16th of November was arranged a workshop called ”Creative job opportunities in Maritime Industry”. The event gathered more than 30 participants. Creative Sector presented e.g. game developers, protographers, service designers, painters, graphics, and various multiskilled artists. There were e.g. students from Maritime Academy, entrepreneurs, and R&D managers from Maritime Industry. The amount of interest for the event was surprising as only 20 was thought to arrive this small kick-off event for a new innovation project called ”IRM-Tool”, which is funded by European Social Fund.
Maritime industry was first introduced both in theory and practice. Practice part ment a try-out drive with maritime simulations, which are created for ten ships at Aboa Mare centre. One group got to navigate the new Viking Line cruise ship ”Viking Grace” through chilling weather and icy sea along the Baltic Sea. One group instead navigated a cargo vessel with a more busy road in international waters. Some of more courage also tried ot Virtual reality glasses, and got to test out their skills to survive in different emergency situations in a cruise ship.
Captain and Maritime Training manager Ossi Westilä describes how navigation happens today and how it is about to change in a future. First guests are about to try navigating Viking Grace through the icy Baltic Sea. Picture: Rita Rauvola
In spring 2018 Aboa Mare offers a new education programme with special focus on remote-controllable ships. Maritime simulations also require further development for such needs. What else that requires than creativity, as autonomous ships are yet only a concept. The application period is now open until 15th December 2017 for “Master of Engineering, Autonomous Maritime Operations”. The programme has a special focus on the digitalization of maritime operations. Some areas covered in the programme are e.g. Autonomous Vessels - Automation, Artificial intelligence, Machine Learning, Human - Machine Interaction, Remote Operations, Cyber Security and Connectivity.
After the tour at Aboa Mare, the participants got time to network and enjoy the views. Aboa Mare café has amazing views over the medieval Turku Castle, and Turku Harbour. There is also an old miniatyr sailing ship for educational needs. Actually, it is not very miniatyr, as it has been build for training e.g. the lifting and lowering of sails. Nowadays it is only exciting to watch and picture some miniatyr seafarers on the board. With fresh mind and coffee needs satisfied, it was time to make some group work.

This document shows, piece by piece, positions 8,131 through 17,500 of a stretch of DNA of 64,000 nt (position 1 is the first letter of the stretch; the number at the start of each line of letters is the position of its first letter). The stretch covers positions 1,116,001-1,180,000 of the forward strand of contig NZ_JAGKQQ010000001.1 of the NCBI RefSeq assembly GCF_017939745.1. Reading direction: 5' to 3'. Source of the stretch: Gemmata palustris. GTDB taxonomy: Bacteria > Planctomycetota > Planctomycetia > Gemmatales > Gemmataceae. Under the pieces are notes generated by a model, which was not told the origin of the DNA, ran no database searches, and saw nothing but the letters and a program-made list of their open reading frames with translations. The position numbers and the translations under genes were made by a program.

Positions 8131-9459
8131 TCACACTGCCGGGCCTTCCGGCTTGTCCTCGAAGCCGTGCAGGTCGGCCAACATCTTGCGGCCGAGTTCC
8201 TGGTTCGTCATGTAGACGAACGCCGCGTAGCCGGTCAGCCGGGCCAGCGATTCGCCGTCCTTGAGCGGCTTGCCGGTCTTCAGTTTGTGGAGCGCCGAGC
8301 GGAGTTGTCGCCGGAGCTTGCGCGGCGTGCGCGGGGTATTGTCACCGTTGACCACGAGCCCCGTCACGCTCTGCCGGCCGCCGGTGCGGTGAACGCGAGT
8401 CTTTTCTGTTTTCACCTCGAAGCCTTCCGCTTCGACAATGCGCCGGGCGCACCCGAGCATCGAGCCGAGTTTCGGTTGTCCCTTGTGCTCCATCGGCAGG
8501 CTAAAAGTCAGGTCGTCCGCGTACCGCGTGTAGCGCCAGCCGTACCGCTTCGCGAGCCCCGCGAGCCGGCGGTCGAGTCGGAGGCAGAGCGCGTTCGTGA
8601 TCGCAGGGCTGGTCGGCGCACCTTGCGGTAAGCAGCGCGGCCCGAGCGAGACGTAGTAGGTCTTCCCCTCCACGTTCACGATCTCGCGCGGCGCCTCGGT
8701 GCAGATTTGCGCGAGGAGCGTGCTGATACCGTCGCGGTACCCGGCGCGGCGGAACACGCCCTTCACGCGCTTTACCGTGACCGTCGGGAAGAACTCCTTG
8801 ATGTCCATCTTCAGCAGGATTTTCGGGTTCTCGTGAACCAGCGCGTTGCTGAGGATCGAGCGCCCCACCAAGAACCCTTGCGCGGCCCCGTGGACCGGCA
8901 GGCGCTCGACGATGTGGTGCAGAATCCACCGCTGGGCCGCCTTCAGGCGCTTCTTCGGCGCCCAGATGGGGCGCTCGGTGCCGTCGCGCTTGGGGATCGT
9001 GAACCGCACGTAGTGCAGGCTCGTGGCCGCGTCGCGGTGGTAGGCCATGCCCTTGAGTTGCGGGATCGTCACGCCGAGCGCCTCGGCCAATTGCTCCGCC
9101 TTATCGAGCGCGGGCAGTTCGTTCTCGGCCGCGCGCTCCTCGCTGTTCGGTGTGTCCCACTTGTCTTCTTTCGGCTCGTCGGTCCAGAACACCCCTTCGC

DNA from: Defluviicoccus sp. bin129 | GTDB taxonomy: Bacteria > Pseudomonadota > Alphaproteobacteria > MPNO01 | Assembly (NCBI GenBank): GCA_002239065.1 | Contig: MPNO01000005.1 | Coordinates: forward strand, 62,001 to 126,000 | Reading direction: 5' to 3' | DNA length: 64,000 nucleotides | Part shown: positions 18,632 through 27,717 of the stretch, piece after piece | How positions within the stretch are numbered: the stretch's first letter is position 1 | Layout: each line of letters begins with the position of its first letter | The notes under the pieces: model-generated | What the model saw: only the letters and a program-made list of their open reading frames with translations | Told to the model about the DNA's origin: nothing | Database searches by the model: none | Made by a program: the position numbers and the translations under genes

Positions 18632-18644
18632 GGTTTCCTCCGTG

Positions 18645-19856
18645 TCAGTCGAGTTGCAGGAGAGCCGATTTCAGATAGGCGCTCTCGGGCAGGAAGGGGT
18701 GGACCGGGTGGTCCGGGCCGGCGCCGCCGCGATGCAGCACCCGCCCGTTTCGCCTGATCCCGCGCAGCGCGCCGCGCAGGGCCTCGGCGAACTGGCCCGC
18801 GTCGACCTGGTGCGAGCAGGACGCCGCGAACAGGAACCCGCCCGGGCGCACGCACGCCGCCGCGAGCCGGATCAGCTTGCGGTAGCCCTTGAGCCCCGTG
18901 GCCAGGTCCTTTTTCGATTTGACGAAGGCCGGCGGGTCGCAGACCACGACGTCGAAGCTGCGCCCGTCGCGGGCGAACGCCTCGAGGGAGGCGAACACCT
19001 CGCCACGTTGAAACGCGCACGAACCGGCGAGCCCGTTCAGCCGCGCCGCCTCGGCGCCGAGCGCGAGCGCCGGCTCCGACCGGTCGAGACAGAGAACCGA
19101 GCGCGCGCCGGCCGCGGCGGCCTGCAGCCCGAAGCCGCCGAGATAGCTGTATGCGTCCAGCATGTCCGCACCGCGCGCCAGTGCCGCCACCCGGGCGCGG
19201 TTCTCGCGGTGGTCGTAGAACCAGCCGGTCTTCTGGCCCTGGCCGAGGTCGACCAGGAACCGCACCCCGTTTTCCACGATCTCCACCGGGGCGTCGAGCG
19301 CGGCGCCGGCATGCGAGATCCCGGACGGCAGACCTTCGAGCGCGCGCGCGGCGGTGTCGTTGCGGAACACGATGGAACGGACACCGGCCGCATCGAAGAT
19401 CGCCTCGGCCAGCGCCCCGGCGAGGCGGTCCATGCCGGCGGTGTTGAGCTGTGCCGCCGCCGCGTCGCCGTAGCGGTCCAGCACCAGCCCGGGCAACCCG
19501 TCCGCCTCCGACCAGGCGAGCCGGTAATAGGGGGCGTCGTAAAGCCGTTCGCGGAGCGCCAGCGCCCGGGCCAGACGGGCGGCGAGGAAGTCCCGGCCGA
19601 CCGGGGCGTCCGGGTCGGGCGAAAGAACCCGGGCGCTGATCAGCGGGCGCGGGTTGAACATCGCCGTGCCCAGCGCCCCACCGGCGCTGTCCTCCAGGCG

Groups chose the most impossible things from the ones they though creative fields cannot offer for maritime industry. They also solved, how even these things can be offered. The most important in was navigation, and especially ’old’ experinece and empirical knowledge that was felt crucial especially for dafety matters. Picture: Carina Virkama
”It was actually quite surprising, how difficult it is to think of cases that creative skills would be unsuitable for maritime industry. Last time I was working to combine these fields I had work hard to motivate and inspire the artists to apply their knowhow even though several companies in the maritime industry were interested of new ways to think and work. Now the time seems to be right for real ’break-throughs’ as also creative field is inspired, and full of ideas and concepts of their own”, says project manager Rita Rauvola with full enthusiasm.
There were challenges that were identified in cooperation, e.g. in attitudes, problems in understanding the byrocracies, norms, or professional vocabulary. Nevertheless, all challenges seemed to have quite effortless solution. Even the various regulations concerning shipping industry was discussed to have novel needs to be reviewed from other perspectives. Especially now, when we are living the fourth revolution of shipping industry! As much as any industry, also maritime industry recognize both opportunities and threaths concerning the digitalization and autonomous transport options. Participants from creative fields identified themselves as great help for identifying the facts, and developing new services for new needs. As greatest challenge in the cooperation was mentioned, that the influence of the creative input cannot be calculated in money, at least not right a way. It might take time even to recognize the influences. It was seen crucial that all designing involve multiple suppliers as early as possible to be able to offer better solutions for the needs, and make better end solution in co-operation.
The participants found several co-operation opportunities, obvious and less obvious. Partcipants felt creative knowledge can be utilized in multiple functions, for example in improving co-operation processes in multidisciplinary designing, problem-solving, and exploring new business models. Also various ways to improve customer experinece was discussed, e.g. concerning experiences, accessibilty of different kind of users, improving safety, exploring more environment friendly solutions, and e.g. logistics solutions and personnel training in new kind of situations and environments. The latter is propably increasingly important in the future due to autonomous vessels. By multidisciplinary co-creation in earlier phases in designing processes, the processes itself could be more cost-effective and faster, too.
The next step is to ask from companies within maritime industry, what are the natural entrances for creative knowledge in designing and building processes, and what are of more interest to launch co-operation in the future.
Next co-creation workshop is to be arranged at Turku Shipyard, and it is about the development of modular construction. Meyer Turku Shipyard has already pointed out subjects that are related to co-creation projects in modular shipbuilding. The workshop will be held on February.